Impact Investing & BEE

Impact Investing is becoming an ever more hot topic globally as well as in South Africa, with more and more focus on both creating impact through investing as well as getting returns from impact. These are elements of the new economy since traditional development impact was mostly driven by non-profits while investing was generally the purview of the profit-driven business world. In this new paradigm, many parties are realising that returns and impact do not need to be mutually exclusive, but that new models and ways of doing business may be needed to really ensure success.

In South Africa, involvement in development by for-profit companies is partly driven by the BEE legislation which now more than ever has set serious targets across the 5 elements of the Amended Codes of Good Practice.  Since some of these targets are quite high, companies are trying to not only find the most cost effective ways of scoring points but also focus on impact which is more important than ever as some outcomes are now inexorably linked to each other (such as supplier development and procurement, for example).

Recently, we were asked to speak at a closed session for Impact Investors at the 2016 SEED Symposium in Pretoria.  We focused our content on leveraging BEE legislation in South Africa for Impact Investing and found there was much interest in this area.

Many of the local impact investors have to date harnessed mainly Enterprise Development funding to use for investments in small black businesses – however, we have seen that in some cases chasing returns on these investments has led to disproportionate investment in more developed businesses, while in South Africa the real need is at the very early and start-up stage. Since the latter is a very high-risk area for investment, however, not many players are providing funding at this stage. Conversely, many large ED funds are also struggling to find sufficient deals at the more developed stage also for this reason – the pipeline is not sufficiently being developed.

The interesting part for us at Simanye is that, to date, only Enterprise Development has really been utilised as a potential conduit for alignment for impact investing, while in fact 4 out of the 5 elements could be utilised either directly or indirectly for this purpose. We at Simanye have managed to do just that in fact, and we therefore know that others could as well. What is needed is better communication and collaboration across various parties, industry bodies, sectors and government.

Some examples of how various elements of the Amended Codes align with impact investing:

  • Ownership: to date BEE ownership has often been done through private equity like structures which do not, in fact, operate like private equity as the BEE shareholders often do not put actual cash down but get the shares through vendor financing and where the businesses offering equity are not doing it for accessing cash. However, there is no reason that as these develop they could not take a form closer to traditional private equity. At the same time, using broad-based structures for ownership can also lead to funding for the broad-based entity through dividends which could then be used to further invest in small and growing enterprises as well as other impact based initiatives.
  • Skills development: although it would be difficult to use this directly to harness funds for impact investing, skills development funding could be used to help up-skill funded businesses thus helping lower the risk for the investment companies. There are plenty of good skills development organisations that could help in this regard but what would be needed would be partnerships with impact investors who see the value of this alignment in terms of their own risk management as well as top level funders who wish to promote such strategic alignment through their own BEE efforts.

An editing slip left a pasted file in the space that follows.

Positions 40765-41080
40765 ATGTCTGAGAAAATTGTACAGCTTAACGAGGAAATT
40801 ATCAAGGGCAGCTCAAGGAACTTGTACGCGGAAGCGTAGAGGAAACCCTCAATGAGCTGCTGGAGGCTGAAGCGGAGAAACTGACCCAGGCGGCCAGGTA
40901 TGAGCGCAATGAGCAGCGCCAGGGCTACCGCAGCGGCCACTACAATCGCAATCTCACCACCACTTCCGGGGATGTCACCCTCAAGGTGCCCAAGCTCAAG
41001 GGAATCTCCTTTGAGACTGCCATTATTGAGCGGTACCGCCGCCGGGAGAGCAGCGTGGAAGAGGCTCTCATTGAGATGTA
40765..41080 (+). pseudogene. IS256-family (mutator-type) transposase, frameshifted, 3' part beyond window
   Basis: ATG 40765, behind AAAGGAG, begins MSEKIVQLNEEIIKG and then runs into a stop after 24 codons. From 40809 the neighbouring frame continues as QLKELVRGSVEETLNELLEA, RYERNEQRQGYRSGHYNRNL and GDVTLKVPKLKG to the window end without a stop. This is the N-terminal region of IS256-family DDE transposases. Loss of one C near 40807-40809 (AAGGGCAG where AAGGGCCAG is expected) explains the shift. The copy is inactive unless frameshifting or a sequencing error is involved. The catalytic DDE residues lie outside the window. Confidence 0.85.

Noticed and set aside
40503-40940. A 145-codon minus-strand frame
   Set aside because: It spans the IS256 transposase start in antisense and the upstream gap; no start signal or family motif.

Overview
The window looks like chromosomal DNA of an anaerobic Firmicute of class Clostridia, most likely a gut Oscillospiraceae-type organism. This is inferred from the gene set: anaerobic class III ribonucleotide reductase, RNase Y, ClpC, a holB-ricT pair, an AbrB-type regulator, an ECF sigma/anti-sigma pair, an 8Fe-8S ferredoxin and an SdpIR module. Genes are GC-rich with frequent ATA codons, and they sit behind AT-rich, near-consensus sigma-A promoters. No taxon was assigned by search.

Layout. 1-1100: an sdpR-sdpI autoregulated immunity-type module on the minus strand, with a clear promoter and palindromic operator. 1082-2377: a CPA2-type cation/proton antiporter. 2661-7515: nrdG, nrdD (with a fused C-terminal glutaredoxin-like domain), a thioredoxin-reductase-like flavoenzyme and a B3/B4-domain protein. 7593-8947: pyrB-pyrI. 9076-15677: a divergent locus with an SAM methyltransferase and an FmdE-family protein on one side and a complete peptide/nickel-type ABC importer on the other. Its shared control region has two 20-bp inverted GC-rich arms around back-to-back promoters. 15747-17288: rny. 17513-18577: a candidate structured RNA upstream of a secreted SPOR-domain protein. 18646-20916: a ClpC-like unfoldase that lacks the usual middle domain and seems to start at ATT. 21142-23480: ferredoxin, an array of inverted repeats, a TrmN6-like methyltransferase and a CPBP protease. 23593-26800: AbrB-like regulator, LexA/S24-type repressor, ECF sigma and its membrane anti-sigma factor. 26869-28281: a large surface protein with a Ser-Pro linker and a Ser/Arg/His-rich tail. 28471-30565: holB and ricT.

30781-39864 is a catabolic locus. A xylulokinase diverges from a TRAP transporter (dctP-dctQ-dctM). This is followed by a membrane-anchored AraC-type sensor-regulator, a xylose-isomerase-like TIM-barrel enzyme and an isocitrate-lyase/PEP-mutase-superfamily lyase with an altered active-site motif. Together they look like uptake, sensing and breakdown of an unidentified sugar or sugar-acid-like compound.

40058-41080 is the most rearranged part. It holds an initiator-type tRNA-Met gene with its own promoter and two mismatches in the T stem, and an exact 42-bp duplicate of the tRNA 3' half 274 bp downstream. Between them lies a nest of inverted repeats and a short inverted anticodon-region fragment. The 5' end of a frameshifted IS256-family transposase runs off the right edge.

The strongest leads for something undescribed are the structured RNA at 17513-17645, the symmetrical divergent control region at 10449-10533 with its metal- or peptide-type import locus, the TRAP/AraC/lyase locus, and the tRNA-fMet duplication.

• Enterprise and Supplier development: these are the areas already largely in use for impact investing but since supplier development is new we are finding the need for a deeper understanding of what exactly drives successful market access outcomes and thus leads to real impact. Since enterprise and supplier development can make use of loans and other types of investments it is popular with many companies as the funds spent could be recovered and even generate a return in some cases thus making it overall a less potentially ‘’expensive’’ area to focus on.  However, more work needs to be done in this space to ensure that sufficient pipeline is being developed.
  • Socioeconomic development: this area is largely grant based and thus presents a very large and untapped opportunity to be used for the more high risk and early stage funding that is so badly needed in order to build a pipeline for the enterprise development funds. Since the money is non-recoverable in any case it would make sense to use it in this way and if any money is recovered through such investments it could simply be recycled into further high-risk early stage investments. Again what would be needed is for companies to drive such behaviour through their own strategy and how they bring various intermediaries together.

As we have often said, the BEE Codes are very much a tool which is flexible and could be used in a myriad of ways to drive impact in South Africa. If used well, BEE could not only drive real development impact outcomes and sustainable transformation, but also present real value add for the companies that use their spend in strategic ways. We need to look beyond and see that development and transformation are in fact true business imperatives.

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